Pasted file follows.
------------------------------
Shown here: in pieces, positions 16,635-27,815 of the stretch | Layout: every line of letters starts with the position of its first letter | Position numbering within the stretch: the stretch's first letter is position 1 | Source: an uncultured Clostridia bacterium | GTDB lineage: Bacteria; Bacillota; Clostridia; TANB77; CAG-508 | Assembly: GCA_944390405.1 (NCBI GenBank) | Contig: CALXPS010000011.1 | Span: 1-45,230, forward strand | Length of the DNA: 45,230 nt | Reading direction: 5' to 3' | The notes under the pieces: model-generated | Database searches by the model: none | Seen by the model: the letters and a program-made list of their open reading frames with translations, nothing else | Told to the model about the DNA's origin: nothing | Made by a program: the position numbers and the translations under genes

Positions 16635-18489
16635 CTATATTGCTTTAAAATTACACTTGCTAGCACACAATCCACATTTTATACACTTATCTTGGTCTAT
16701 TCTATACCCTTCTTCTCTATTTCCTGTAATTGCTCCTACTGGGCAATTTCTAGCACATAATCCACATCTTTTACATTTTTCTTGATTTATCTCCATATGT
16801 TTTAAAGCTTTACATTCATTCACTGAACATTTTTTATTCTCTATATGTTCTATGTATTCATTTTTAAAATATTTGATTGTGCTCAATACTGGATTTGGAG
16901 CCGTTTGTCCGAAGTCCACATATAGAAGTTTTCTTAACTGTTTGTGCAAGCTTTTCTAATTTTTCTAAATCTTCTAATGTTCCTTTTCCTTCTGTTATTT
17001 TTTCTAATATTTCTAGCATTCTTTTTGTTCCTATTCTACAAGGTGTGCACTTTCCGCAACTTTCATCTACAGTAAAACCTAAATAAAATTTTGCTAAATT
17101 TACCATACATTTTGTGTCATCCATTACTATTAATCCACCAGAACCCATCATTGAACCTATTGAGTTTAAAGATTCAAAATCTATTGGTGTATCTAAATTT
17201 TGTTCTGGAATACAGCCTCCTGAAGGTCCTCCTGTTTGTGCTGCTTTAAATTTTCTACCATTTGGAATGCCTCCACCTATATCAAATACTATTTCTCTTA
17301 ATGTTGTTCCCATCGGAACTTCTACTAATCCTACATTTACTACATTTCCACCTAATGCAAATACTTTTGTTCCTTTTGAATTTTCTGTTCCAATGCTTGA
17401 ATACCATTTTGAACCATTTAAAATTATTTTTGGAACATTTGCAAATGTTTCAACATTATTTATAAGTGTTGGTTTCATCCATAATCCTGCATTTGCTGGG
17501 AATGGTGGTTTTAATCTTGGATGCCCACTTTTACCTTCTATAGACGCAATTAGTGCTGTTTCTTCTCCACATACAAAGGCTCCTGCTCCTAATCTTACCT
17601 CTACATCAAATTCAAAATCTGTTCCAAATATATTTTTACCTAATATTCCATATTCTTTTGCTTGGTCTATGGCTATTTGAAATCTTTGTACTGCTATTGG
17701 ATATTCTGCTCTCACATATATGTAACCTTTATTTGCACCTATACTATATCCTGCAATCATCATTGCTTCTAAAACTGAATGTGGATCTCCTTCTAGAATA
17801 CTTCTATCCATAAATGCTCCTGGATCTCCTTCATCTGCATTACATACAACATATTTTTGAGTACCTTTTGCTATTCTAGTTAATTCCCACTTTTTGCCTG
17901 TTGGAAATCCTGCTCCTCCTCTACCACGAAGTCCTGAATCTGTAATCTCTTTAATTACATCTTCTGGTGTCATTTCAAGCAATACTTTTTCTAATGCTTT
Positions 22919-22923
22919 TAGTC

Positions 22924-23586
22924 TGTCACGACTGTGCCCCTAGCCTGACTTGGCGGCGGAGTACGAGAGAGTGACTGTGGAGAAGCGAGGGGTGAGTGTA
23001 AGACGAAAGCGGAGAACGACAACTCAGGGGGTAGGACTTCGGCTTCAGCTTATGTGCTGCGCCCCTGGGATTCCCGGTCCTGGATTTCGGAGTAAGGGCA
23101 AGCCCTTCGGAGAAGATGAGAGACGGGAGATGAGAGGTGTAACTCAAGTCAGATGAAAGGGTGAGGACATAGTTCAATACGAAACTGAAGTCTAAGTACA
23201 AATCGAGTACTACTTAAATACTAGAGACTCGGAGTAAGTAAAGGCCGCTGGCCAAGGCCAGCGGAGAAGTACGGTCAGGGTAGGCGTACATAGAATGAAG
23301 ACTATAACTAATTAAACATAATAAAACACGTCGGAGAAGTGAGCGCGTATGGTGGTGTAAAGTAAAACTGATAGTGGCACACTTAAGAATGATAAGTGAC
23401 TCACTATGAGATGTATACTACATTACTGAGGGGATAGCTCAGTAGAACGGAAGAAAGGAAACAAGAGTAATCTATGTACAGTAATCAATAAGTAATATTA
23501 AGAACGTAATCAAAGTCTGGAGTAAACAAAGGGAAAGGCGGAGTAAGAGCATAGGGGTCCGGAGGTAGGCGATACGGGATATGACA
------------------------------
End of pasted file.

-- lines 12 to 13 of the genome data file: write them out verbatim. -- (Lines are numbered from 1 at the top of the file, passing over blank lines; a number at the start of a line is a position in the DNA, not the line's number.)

17501 AATGGTGGTTTTAATCTTGGATGCCCACTTTTACCTTCTATAGACGCAATTAGTGCTGTTTCTTCTCCACATACAAAGGCTCCTGCTCCTAATCTTACCT
17601 CTACATCAAATTCAAAATCTGTTCCAAATATATTTTTACCTAATATTCCATATTCTTTTGCTTGGTCTATGGCTATTTGAAATCTTTGTACTGCTATTGG